Patriot Services’ evaluation also suggested the district may wish to install a video access system that would allow communication between the person outside the door and those inside.

Weak points found during the assessment included areas such as propped open doors in the district’s many buildings. Solutions suggested include creating a district-wide policy to discourage this practice as well as conducting refresher training and performing regular walkthroughs to ensure it is being followed.

Another problem uncovered was that many of the exterior doors do not close properly. Patriot Services therefore recommended inspecting each one and adjusting so that they all will shut properly.

The question of visitor control also was raised in the assessment. Report solutions include laminated, school-specific visitor badges that include name, date and time and also to improve visitor accountability by emphasizing the importance of visitors signing out before they leave the school.

In addition to visitor badges, ID badges for staff can be problematic. Many staff members were observed without their ID cards on their persons. Reasons given included that the policy isn’t enforced as well as safety concerns the lanyards pose while instructing special education students. Root added as an aside that this was not a valid concern, since clip-on badges that can be worn at waist level are available to staff if they ask.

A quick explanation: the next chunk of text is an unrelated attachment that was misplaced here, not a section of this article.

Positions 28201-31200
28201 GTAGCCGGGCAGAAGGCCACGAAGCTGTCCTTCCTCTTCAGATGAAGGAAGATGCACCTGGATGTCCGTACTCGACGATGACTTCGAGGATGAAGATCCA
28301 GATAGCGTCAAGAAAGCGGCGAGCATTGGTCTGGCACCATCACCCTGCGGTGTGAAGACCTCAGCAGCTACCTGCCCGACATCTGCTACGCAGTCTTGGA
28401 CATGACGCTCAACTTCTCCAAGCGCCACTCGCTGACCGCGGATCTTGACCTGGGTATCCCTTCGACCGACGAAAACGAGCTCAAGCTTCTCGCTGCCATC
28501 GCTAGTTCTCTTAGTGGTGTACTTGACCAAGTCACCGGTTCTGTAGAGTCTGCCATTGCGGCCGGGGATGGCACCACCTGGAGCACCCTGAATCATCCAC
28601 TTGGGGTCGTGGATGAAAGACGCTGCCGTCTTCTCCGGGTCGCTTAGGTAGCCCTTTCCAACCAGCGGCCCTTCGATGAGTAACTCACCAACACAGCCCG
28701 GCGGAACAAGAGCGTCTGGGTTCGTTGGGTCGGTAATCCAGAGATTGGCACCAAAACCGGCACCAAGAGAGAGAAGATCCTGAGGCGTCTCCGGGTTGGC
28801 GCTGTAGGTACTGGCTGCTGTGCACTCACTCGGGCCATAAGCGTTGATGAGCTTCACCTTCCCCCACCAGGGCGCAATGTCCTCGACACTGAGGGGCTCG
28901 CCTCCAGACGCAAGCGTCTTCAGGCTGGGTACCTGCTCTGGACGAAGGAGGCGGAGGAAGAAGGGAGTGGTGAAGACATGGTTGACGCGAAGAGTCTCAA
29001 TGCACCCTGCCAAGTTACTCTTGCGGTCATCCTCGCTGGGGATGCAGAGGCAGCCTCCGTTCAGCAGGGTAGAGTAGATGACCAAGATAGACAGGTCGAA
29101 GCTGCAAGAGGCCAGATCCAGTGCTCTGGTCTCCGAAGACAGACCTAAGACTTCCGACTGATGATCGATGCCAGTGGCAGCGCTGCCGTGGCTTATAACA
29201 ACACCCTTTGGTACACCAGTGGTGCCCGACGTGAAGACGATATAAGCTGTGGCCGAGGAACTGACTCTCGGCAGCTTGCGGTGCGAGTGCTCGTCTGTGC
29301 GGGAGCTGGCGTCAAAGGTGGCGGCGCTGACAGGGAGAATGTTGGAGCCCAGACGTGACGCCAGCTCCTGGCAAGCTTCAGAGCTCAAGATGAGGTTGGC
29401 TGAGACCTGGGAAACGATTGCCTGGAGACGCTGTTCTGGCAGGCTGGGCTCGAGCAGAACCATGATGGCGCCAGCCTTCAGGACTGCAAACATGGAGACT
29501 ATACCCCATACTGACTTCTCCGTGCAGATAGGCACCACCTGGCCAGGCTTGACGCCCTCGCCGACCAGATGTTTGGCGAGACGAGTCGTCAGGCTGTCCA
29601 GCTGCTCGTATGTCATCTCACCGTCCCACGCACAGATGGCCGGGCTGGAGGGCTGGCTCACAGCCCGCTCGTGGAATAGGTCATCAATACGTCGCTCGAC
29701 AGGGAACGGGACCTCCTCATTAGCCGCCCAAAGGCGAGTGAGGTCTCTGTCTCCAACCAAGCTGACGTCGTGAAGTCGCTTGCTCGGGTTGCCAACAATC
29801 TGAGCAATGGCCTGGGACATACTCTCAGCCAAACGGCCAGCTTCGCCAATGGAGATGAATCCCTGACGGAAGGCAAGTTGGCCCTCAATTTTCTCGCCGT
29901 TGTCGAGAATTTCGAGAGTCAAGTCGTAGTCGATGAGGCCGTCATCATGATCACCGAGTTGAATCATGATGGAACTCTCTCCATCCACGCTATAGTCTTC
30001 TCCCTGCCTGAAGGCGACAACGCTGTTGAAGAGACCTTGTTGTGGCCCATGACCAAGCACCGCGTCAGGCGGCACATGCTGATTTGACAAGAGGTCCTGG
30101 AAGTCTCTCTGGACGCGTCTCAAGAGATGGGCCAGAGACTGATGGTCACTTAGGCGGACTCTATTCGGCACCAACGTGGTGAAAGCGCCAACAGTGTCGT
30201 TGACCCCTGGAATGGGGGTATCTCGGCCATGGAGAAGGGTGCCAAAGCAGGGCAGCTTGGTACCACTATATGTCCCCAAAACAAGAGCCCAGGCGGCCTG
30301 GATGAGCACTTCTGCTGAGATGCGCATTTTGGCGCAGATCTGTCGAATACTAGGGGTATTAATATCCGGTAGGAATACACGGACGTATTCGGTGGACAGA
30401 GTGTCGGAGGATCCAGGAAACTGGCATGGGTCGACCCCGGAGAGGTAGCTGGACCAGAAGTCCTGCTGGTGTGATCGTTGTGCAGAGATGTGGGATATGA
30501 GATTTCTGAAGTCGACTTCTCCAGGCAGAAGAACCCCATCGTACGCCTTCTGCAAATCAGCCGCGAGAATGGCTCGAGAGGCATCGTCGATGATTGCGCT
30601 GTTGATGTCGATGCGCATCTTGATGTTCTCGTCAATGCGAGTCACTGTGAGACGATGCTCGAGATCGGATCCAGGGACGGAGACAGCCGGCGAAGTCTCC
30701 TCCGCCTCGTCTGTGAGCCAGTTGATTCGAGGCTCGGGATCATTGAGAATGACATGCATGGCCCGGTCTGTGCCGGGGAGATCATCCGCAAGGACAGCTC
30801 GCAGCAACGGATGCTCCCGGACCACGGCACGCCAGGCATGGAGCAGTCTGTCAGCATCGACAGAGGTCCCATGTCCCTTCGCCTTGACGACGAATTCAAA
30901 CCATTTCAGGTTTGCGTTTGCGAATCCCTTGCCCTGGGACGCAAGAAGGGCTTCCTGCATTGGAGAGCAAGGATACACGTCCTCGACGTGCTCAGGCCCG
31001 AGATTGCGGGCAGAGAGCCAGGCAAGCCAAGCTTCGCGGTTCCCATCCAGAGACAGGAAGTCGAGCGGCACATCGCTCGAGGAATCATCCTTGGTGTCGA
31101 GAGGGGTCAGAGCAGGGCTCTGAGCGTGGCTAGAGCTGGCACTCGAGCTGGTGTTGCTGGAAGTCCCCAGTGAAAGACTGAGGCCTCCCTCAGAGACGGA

Patriot Services advised the district to “consider enforcing this policy in all buildings and ensure staff members properly display ID cards at all times,” again, suggesting that alternate means of wearing IDs be made available to alleviate any safety concerns.

Additional suggestions included:

· Installing hardware on inter-connecting classroom doors that allows the securing of adjoining rooms from either side

· Creating policy requiring all classroom doors/window to remain secure when not in use

· Enforcing “no parking” policies (In particular, Root said, there is an area at Milford High School near the loading dock where people park and block it. “Ticketing and/or towing are options that we may consider,” she added.